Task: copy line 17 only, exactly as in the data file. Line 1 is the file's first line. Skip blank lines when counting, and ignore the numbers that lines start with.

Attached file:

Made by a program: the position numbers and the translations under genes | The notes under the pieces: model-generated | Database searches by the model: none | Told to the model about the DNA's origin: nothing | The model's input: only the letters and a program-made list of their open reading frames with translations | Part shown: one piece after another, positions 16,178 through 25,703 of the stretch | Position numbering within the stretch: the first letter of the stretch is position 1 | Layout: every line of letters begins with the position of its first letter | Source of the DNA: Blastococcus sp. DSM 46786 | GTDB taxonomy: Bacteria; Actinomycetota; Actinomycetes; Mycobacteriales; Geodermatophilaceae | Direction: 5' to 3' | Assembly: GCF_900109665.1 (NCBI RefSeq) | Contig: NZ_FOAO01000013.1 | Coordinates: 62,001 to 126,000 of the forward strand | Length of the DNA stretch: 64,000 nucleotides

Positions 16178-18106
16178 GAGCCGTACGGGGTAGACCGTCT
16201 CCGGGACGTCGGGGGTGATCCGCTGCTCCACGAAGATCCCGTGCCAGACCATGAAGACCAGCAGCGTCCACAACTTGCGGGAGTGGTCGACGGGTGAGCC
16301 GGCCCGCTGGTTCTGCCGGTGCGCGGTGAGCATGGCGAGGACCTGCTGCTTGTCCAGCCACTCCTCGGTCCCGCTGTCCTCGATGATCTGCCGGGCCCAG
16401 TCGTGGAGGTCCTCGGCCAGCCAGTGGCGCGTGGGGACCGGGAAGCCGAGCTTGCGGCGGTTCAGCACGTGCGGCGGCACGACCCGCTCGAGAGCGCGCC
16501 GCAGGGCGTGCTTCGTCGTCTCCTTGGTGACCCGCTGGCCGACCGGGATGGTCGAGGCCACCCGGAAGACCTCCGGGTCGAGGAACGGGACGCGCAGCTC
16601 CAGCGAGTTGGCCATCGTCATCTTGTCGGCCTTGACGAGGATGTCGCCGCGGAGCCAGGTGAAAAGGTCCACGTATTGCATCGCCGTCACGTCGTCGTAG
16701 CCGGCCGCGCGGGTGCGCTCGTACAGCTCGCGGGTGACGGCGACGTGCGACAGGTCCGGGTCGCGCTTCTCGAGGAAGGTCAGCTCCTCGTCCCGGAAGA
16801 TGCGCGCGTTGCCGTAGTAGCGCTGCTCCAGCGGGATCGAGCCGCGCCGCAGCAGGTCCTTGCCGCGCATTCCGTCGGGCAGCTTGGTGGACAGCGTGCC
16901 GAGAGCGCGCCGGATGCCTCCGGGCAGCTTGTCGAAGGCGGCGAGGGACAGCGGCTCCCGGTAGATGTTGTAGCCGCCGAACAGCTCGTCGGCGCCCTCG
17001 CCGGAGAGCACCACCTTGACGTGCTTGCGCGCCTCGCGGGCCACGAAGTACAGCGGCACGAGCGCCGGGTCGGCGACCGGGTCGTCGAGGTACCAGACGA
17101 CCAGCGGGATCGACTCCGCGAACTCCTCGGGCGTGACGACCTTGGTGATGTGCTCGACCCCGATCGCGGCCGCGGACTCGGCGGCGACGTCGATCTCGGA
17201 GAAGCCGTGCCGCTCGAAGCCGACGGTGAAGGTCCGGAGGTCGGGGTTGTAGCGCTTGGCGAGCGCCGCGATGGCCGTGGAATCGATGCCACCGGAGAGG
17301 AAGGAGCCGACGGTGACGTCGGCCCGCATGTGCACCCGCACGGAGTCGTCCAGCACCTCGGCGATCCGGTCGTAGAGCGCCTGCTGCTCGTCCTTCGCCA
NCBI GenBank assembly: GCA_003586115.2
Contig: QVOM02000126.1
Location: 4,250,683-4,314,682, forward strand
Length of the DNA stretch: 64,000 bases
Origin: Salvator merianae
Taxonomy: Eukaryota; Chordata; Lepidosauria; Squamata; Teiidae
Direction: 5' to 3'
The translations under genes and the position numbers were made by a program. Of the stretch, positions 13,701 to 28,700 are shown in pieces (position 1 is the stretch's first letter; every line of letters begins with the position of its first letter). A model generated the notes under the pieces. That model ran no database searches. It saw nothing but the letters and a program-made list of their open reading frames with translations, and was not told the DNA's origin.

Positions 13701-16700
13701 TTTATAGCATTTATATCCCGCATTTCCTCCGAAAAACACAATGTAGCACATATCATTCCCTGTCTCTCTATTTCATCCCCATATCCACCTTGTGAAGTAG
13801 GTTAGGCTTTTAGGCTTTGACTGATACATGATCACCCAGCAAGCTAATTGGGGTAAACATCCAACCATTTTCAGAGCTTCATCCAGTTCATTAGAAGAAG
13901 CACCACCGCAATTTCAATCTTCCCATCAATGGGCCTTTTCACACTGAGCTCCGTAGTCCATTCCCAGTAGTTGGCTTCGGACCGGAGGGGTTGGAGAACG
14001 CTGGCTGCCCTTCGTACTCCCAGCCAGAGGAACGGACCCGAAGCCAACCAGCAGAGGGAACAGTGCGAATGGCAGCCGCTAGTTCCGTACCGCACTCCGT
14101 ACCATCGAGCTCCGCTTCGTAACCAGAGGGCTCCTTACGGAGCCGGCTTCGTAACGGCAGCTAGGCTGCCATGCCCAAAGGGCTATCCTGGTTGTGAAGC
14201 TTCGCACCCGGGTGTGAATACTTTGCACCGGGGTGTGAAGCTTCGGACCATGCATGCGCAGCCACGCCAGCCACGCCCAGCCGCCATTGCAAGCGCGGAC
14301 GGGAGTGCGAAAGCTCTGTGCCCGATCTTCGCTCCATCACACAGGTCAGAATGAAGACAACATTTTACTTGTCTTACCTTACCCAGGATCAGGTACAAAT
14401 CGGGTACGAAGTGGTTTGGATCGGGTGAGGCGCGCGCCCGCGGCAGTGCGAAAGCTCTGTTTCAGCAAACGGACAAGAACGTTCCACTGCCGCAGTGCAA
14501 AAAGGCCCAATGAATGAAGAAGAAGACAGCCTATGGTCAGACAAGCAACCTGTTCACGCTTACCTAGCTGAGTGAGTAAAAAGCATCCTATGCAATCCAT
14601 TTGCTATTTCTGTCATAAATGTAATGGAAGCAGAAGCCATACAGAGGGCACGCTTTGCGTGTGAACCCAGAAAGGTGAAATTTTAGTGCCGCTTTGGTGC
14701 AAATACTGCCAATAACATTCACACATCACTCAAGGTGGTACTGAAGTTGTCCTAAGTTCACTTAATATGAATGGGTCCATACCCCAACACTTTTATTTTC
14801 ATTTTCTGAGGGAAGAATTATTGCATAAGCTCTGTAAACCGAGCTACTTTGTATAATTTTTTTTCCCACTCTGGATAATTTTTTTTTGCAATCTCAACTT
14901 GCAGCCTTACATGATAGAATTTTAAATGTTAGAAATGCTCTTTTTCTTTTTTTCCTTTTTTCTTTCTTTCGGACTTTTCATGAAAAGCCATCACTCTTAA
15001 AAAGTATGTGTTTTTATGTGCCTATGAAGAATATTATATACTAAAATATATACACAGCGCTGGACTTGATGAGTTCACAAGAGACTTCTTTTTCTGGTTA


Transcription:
Contig: QVOM02000126.1